vendredi 28 février 2014

EMBRASE: Another Day, Another World (2014)

“A very musical album, Another Day, Another World travels through the various phases of a more contemporary EM with soft appealing ethereal harmonies which melt into suave synth solos”
1 Another Day 2:30
2 After Eight Years 5:53
3 Daydreaming 6:08
4 Touch 5:51
5 Change your Mind 5:07
5 Time 4:27
After the Rain Comes the Sun 5:56
8 3.33 AM 1:41
9 Moving Silence 6:59
10 Inspiration 5:42
11 Amazing 4:52
12 Another World 5:49
13 Back to Normal 3:37                                                
14 Another Day, Another World 5:32
15 Where Does it End 3:22

  (CD/DDL 73:31) ****  (E-rock and harmonious New Berlin School)
Some dense synth layers which float like tears of violins among the rustles of angelic choruses open the very ethereal "Another Day". The sonic envelope is quite impressive for a so short track. She is tied to a philharmonic approach which inhales the influences of Bernd Kistenmacher's last opuses. By the way, what jumps in ears with this comeback album from Embrase is this meticulous musical scenery by Marc Bras. “Another Day, Another World” comes 8 years after Dreamworld. To make history short; Embrase is the Dutch synthesist Marc Bras who had seduced the electronic world in 2005 with a first album (Dreamworld) which, according to what I read here and there, was strongly influenced by Tangerine Dream of the 80's. Eight years later Marc Bras delivers to us a strong album where the rhythms, which evolve constantly inside their minutes, are superbly coated by synths among which the charming solos, rather lyrical I have to say, unveil some nice electronic harmonies which harmonize their charms within sighs of violins, choirs with some dense seraphic veils and ethereal mists. With its 15 tracks scattered among nearly 80 minutes, “Another Day, Another World” offers a great electronic sonic parade with very contemporary rhythms which are immersed in approaches as ambient as ethereal.
"After Eight Years" gets a grip at this seraphic intro with a harmonious approach of which the first morphic veils float as in "Another Day". The rhythm is slow, mesmerizing, with fine tribal percussions and where the heavenly choirs hum an evasive melody and unite their singings to the tears of synths and to their violin layers which blow among strongly lyrical solos. We always stay in the soft comfort of the ambient rhythms with "Daydreaming" whose intro reminds me of Leftfield and their Africa single. The rhythm is softer on the other hand with a structure of floating down-tempo where the synth gets dressed of breaths of trumpets as much sensual as nostalgic. After an introductory structure which is also inspired by the sweetnesses of "Daydreaming", "Touch" shakes a little bit the meditative ambiences of this Embrase's last album with good percussions which set ablaze a rhythm delicately jerked. A rhythm always wrapped up by synth pads which this time are as much twitchy than the harmonies of these choirs which submerge of pastel heat the ambiences and the electronic rhythms of “Another Day, Another World”. These harmonies are always tinted with these heavenly choirs of which the empty singings get lost in the iridescent fogs of a synth which subdivides its moods with good nasal solos. That goes down very well. "Change your Mind" embraces a synth-pop structure with very nervous sequenced arpeggios of which the harmonies skip in the hubbubs of percussions. We dive in the 80's with this rhythm which merges synth-pop and very accessible world music on harmonies which are divided between sequences, celestial singings and solos of a synth which multiplies its nasal breaths like airs of snuffly trumpets. A synth which spreads breaths of panpipes, as well as very musical solos, on the contemplative, although livened up by a delicate paradisiacal mood, "Time". Dreamer and lonely, "After the Rain Comes the Sun" is a very good electronic ballad, just like the very beautiful "Another World" and its delicate rhythmic gallop deafens by scattered rotations of percussions, and of which the delicate structures of rhythm are decorated with soft pensive airs.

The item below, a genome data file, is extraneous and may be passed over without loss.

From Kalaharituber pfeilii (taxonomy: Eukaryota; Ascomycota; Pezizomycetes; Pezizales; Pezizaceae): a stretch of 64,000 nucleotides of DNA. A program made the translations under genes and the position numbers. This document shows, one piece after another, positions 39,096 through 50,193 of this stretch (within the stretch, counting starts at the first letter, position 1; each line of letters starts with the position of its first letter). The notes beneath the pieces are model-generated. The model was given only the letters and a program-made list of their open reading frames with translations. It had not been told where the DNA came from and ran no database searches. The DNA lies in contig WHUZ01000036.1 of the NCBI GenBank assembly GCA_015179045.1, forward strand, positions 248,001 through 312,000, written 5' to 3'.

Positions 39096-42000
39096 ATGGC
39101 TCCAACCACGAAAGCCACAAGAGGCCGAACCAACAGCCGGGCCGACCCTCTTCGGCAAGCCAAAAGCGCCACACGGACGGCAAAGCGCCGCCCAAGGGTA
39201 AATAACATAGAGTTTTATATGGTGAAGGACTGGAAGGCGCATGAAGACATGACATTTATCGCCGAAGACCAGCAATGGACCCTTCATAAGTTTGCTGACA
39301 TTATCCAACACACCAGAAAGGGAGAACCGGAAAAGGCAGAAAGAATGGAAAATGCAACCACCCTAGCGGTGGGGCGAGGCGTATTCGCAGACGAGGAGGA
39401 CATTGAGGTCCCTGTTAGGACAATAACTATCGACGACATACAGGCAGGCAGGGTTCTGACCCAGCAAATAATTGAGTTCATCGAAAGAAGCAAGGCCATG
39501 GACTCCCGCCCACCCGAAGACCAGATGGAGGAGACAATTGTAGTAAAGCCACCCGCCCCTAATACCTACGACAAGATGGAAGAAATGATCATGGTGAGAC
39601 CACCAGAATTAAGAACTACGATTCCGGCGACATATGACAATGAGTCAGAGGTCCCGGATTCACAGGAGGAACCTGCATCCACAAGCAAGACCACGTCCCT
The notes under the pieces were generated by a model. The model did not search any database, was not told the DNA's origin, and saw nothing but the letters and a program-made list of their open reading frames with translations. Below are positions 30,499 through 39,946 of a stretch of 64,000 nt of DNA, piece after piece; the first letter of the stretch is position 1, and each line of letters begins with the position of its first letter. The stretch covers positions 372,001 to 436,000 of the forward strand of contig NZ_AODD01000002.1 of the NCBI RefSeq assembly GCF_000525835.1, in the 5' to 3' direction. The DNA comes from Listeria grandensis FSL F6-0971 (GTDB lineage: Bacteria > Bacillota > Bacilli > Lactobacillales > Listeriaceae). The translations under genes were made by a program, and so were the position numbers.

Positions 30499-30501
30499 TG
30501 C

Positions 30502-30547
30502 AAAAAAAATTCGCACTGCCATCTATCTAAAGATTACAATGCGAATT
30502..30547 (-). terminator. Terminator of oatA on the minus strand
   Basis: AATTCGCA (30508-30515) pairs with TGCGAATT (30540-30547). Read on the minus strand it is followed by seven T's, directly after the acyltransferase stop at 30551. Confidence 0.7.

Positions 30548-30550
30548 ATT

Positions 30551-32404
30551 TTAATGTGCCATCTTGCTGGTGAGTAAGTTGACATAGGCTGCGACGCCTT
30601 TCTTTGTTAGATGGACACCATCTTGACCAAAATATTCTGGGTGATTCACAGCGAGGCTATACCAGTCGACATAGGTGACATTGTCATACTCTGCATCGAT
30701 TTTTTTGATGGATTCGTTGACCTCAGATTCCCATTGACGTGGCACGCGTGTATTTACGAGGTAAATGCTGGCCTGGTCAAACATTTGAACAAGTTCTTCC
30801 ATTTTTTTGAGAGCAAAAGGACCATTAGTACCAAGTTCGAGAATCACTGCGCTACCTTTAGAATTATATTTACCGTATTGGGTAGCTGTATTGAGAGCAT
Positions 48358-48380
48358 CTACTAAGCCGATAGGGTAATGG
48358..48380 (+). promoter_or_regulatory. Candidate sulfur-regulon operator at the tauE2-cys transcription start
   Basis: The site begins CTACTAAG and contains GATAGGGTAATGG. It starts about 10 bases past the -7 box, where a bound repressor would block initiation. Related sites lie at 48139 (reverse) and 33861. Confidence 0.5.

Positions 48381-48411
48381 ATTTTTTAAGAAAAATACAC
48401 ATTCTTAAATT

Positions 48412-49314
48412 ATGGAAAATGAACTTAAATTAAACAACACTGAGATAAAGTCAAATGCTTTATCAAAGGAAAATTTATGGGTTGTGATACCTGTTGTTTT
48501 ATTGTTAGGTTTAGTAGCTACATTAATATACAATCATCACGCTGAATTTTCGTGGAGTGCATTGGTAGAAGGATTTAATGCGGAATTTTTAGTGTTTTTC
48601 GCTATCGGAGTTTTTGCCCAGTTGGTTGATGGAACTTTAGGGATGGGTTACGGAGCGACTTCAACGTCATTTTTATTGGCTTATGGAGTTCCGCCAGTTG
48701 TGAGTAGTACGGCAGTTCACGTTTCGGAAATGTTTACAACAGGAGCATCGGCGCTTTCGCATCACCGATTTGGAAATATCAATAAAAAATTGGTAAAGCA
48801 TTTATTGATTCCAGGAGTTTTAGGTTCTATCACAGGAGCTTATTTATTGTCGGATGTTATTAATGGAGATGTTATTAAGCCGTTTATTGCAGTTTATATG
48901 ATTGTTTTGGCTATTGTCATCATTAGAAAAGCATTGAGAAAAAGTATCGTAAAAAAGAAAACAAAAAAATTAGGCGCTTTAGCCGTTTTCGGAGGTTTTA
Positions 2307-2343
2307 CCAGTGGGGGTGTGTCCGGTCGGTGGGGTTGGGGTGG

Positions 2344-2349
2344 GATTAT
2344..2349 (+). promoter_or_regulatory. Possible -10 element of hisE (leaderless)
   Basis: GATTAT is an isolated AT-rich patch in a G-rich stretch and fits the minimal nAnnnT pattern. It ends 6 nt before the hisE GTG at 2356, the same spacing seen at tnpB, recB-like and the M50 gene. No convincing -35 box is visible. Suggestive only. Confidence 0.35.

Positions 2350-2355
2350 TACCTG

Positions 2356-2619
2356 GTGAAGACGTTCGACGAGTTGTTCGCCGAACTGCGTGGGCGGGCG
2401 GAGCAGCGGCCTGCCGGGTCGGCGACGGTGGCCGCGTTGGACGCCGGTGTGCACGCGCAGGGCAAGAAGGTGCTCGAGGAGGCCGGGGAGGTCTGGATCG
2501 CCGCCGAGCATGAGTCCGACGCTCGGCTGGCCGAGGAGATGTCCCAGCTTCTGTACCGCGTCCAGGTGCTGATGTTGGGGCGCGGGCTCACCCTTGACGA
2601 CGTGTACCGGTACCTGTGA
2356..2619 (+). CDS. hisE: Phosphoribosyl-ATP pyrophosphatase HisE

"3.33 AM" opens the 2nd part of “Another Day, Another World” as "Another Day" had begun it. A 2nd part clearly more livened up where the influences of the electronic rhythms by Robert Schroeder and
Tangerine Dream overheat the loudspeakers. After a very floating intro, "Moving Silence" borrows a structure of rhythm of which the soft oscillations are harpooned by the roars of percussions. The synths are pleasant and coo some airs of jazz a bit lonely in dense shrouds of electronic mist. And the comparison with Robert Schroeder is very tangible, especially with the very funky approach of "Inspiration", while the curt and nervous rhythm, encircled by a delicately stroboscopic line of jumping keys, of "Amazing" reminds me rather of Tangerine Dream from the Miramar years, just like the lively "Back to Normal" and its good synth solos, as well as the very rhythmical "Another Day, Another World" which leans a little more on Jerome Froese's kind of techno-electro music. But no matter the rhythmic influences, Marc Bras' harmonious envelope is resolutely his with synthesized harmonies which are constantly harmonized with the ethereal choruses. "Where Does it End" assuages the overheated ambiences of the second portion of “Another Day, Another World” with a beautiful lunar ballad where the synth layers cry in a cosmos flooded by dusts of stars and their seraphic singings.